The Days of Light
Once, there was a world filled with light, and love.
There was a home, whole and fine, even if it changed into different homes over the years. The home was warm in the winter and had a fire, and was cool in the summer with open windows. There were woods to explore, bikes to ride and paths to follow. There were bright toys, shades of color and paper to take them, and a pen to write down the adventures of the mind.
There were walks in the forest, great trees towering monumentally overhead, cascades pouring down through the green glens. There were great treks of many days across the mountains, soaring peaks and biting rock and shivering snow, a tent pitched by a crystal alpine lake, and the wonder of a map as it led down twisting and winding roads.
There were friends who would come to birthdays, who would bike to school and who would go rock climbing on Fridays. There were beloved teachers and caring parents, if a little overbearing. They encouraged and fostered, gave love and grew confidence. There was music, and there was writing, and there was the soar of the imagination. There was a full life, and there was joy.
The Days of Dark
And then, one day, the light and love disappeared.
The home became a prison, one that changed into other prisons over the years. The windows remained shut, and the shades were drawn. The fire became candles, lit only in the depths of the night, in a room all alone, the door locked. The woods were forgotten, the bikes gathering cobwebs. All the colors turned to black, and the toys…they turned to razors.
The trees appeared gnarled and twisted, even in the midst of summer; their towering heights now oppressed, threatening to crush and choke from above. The mountains became evil, and a jailer, a torment that prevented the comfort of a bed in a corner in the dark. The world was dim, and the sun failed to pierce both eyelid and heart.
The old friends left; new friends came, and shared the blackness of the world. They would drive to school with doom on the radio, and would go drinking on Fridays. The teachers and parents looked with sadness and despair, and all their encouragement fell on deaf ears, their love on a broken soul. There was no confidence, no hope, and the imagination saw only the ending of all life. There was an empty life, and there was misery.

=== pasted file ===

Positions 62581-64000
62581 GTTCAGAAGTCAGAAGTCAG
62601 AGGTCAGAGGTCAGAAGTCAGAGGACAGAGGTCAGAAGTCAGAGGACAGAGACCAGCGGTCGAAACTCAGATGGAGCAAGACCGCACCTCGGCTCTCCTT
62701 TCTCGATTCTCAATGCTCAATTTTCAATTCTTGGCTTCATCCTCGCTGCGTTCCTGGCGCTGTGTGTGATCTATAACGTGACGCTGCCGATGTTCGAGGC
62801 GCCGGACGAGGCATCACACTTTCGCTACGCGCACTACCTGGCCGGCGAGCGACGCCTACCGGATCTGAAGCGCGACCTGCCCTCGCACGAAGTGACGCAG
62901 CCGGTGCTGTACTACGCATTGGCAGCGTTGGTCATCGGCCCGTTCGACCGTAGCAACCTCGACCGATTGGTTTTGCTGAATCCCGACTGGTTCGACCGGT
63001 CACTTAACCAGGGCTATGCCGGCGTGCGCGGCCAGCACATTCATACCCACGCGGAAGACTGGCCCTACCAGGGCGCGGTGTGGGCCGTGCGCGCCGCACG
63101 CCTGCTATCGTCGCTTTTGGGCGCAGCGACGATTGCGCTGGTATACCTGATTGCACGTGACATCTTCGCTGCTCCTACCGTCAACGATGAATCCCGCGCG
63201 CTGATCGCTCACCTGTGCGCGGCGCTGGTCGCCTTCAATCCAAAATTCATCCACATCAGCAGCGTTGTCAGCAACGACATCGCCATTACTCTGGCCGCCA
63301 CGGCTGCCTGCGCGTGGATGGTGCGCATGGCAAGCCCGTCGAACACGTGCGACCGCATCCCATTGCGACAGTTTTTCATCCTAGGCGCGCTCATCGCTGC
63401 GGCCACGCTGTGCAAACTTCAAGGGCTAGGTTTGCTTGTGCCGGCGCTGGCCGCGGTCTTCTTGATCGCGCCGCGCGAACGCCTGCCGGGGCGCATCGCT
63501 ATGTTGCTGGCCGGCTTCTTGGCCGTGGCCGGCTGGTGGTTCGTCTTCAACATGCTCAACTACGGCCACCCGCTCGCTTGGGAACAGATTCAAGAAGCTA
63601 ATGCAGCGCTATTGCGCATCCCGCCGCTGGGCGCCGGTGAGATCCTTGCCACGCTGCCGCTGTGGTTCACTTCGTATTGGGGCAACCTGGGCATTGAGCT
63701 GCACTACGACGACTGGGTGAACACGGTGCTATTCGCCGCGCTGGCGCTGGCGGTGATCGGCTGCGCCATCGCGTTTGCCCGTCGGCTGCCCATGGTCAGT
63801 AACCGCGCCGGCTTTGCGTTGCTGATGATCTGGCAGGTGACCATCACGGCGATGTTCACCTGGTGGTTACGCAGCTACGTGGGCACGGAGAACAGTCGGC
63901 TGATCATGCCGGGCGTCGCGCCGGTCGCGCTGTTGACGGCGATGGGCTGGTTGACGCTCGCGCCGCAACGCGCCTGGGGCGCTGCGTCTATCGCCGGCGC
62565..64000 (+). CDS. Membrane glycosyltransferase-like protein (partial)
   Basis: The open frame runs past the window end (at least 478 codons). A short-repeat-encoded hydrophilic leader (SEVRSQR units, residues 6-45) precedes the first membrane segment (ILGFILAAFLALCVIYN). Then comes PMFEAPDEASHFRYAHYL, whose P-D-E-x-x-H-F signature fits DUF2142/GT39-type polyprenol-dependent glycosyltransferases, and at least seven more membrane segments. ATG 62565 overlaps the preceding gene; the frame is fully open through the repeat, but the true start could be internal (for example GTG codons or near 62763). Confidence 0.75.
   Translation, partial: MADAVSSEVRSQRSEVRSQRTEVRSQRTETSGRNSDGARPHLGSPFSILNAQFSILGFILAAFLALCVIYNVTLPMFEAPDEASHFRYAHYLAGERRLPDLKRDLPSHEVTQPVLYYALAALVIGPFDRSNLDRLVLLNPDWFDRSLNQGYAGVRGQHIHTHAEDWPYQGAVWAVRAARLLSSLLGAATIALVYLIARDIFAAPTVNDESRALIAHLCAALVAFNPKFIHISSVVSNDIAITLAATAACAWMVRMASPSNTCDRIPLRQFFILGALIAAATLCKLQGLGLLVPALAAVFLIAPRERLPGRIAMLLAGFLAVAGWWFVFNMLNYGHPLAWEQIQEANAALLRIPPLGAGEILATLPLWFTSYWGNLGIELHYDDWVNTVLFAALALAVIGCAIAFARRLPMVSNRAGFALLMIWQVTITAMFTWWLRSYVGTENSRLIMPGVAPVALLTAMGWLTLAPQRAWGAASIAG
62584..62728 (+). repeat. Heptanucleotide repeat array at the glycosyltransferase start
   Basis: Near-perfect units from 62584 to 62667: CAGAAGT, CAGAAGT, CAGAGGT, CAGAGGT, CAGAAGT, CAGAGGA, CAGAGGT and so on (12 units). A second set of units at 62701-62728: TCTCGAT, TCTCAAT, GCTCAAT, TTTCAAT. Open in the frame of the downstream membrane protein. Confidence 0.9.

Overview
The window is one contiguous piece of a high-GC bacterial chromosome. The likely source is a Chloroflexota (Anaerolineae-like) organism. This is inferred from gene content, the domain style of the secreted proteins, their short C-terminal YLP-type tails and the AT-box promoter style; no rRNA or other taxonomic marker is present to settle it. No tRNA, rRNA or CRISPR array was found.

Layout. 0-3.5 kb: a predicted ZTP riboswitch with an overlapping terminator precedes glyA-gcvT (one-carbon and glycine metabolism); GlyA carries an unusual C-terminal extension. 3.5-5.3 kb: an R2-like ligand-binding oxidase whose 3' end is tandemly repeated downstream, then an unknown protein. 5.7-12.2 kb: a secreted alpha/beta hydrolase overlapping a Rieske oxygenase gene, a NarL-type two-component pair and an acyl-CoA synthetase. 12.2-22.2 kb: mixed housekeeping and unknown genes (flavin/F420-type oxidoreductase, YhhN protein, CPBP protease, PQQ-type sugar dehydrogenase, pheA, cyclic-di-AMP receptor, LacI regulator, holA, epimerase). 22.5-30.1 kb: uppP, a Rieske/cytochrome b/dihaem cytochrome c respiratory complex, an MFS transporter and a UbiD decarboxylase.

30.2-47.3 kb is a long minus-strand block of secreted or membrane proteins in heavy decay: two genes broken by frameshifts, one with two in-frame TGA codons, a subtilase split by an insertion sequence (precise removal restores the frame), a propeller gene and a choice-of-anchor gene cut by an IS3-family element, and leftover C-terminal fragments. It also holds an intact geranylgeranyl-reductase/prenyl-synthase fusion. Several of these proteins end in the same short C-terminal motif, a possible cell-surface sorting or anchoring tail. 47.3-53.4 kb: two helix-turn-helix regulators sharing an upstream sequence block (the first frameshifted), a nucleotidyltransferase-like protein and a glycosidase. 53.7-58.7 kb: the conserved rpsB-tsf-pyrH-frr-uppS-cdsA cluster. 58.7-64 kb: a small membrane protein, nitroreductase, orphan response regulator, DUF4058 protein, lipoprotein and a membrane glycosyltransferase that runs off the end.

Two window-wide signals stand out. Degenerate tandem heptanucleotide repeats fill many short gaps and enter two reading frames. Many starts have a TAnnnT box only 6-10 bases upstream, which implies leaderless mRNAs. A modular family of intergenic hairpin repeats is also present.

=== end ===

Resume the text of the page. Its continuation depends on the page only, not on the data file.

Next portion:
The Days of Gray
And so life went on, for many years. There was no going back, no return to the days of light. The nature of the darkness changed as the homes once did, but always against a background of blackest black. There were days when life was bearable, and days when rising from bed was more effort than there was to spare.
But there was one, a single person who refused to give up. One who would not accept the lethargy, who refused to allow the darkness to thrive. She fought, and for her efforts received anger, and abuse. But in the face of this was an indomitable will, a knowledge that, free of the pits of despair, there was a soul worth saving.
And there was a child. A precious, tiny child who did’t — who couldn’t — understand the darkness. A child who did not deserve to be subjected to its despair. And that broken soul, it saw the child, and for the first time in forgotten years, knew that here was a thing to live for. The survival of this infant life was, if nothing else, the sole reason to begin to fight the darkness.
The battle is far from won. There have been great triumphs, and even greater falls. Wonderful joy when the child shows thoughtfulness and caring, and the deepest guilt and shame when it displays the same rage and obstinacy of its father. And what makes it all the harder is that, in the face of inarguable proof that the darkness must be abandoned, that broken, stained soul still longs for it with a great, empty ache. The darkness lived for too long, and is now an inseparable part of life, no easier parted with than one’s own finger.
But the struggle will continue, and it will continue because of that one, single person, and the child she gave him.
I love you, sweetie.